On Saturday night, conservatives and horrified onlookers will convene at a Williamsburg, Brooklyn, art show promoting Donald Trump.
One featured artist at the event is alt-right celebrity and white-nationalist demagogue Milo Yiannopoulos. The exhibition is called #DaddyWillSaveUs — a reference to Yiannopoulos' pet name for the Republican presidential candidate.
The host of the show is conservative photographer Lucian Wintrich, who is known for creating the Twinks4Trump photo series depicting young gay men in pro-Trump garb. Thirty percent of the proceeds from the event were meant to go to the American Military Partners Association, the leading support network for families of LGBTQ veterans.
No thanks, says the AMPA.
Ashley Broadway-Mack, the president of the group, said that the group would reject the money. "Based upon what we know, this is not something we'd be able to accept," she said in an email.
Wintrich and Yiannopoulos did not respond to Mic's request for comment.
The photo series Twinks4Trump debuted at the anti-Islam Gays for Trump event at the Republican National Convention.
Just this week, the AMPA took a strong stance for the rights of transgender veterans and their access to health services, saying that transgender veterans "have served this great country with pride and in every conflict in our nation's history — yet they are left fighting an uphill battle."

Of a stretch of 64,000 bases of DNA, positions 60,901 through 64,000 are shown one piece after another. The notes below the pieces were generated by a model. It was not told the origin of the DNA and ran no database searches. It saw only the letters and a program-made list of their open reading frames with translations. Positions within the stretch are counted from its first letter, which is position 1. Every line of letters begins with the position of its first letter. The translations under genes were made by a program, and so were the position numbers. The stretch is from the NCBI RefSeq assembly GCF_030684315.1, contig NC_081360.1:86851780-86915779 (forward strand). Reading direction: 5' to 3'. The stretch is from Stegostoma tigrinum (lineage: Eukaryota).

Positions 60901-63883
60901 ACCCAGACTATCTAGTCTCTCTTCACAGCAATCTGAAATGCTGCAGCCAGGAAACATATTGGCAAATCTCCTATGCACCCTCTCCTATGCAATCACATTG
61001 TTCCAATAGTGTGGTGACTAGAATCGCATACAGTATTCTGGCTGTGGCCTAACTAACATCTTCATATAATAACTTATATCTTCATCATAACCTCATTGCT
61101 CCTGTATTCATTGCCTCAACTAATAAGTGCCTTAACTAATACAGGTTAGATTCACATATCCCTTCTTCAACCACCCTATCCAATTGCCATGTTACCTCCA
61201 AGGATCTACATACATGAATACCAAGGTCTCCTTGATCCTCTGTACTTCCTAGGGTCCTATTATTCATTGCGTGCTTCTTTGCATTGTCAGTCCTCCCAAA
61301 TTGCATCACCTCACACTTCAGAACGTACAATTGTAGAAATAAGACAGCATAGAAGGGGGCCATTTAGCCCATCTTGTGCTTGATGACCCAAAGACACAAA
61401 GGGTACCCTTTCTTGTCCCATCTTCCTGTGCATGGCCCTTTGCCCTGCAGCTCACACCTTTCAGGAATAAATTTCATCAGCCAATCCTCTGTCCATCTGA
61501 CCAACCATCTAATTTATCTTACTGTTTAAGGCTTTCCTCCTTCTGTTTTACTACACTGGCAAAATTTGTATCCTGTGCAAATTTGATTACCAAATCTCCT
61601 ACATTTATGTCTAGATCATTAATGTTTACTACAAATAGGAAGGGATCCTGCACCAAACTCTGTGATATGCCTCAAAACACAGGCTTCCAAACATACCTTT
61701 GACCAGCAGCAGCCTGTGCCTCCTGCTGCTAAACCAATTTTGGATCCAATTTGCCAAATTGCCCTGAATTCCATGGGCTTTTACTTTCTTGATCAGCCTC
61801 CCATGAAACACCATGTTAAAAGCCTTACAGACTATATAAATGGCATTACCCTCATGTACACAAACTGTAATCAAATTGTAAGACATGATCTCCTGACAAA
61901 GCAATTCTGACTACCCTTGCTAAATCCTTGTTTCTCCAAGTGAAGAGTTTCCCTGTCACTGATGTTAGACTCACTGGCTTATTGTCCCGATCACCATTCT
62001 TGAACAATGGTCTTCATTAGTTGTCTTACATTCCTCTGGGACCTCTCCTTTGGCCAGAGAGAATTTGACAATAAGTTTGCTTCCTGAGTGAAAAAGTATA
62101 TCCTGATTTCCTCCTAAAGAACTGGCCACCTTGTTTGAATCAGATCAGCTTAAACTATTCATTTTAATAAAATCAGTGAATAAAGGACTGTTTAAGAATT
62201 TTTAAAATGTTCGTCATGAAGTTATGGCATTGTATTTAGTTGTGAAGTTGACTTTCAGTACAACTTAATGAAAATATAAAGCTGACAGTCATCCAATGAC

Yiannopoulos, by contrast, has called transgender people "fucking terrifying": "You really expect me to believe that I shouldn't laugh about trannies?" he said in a profile in Out magazine. "It's hilarious. Like, dude thinks he's a woman?"
Yiannopoulos has also said that "feminism is cancer" and has argued that same-sex marriage is harmful to the LGBTQ community.
In addition to Yiannopoulos, the show will feature art from pharmaceutical entrepreneur Martin Shkreli, famous for driving up the price of HIV drug Daraprim from $13.50 to $750 per pill, as well as Vice
Wintrich, a photographer who claims he was fired from his job in marketing for supporting Trump, is frequently criticized for backing the GOP candidate.
"Gay people do not speak with a single voice," Wintrich wrote for the Advocate. "We are like any other subset of society, a collection of voices with a vast diversity of opinion. There is no single set gay platform or ideology. To suggest otherwise is patronizing."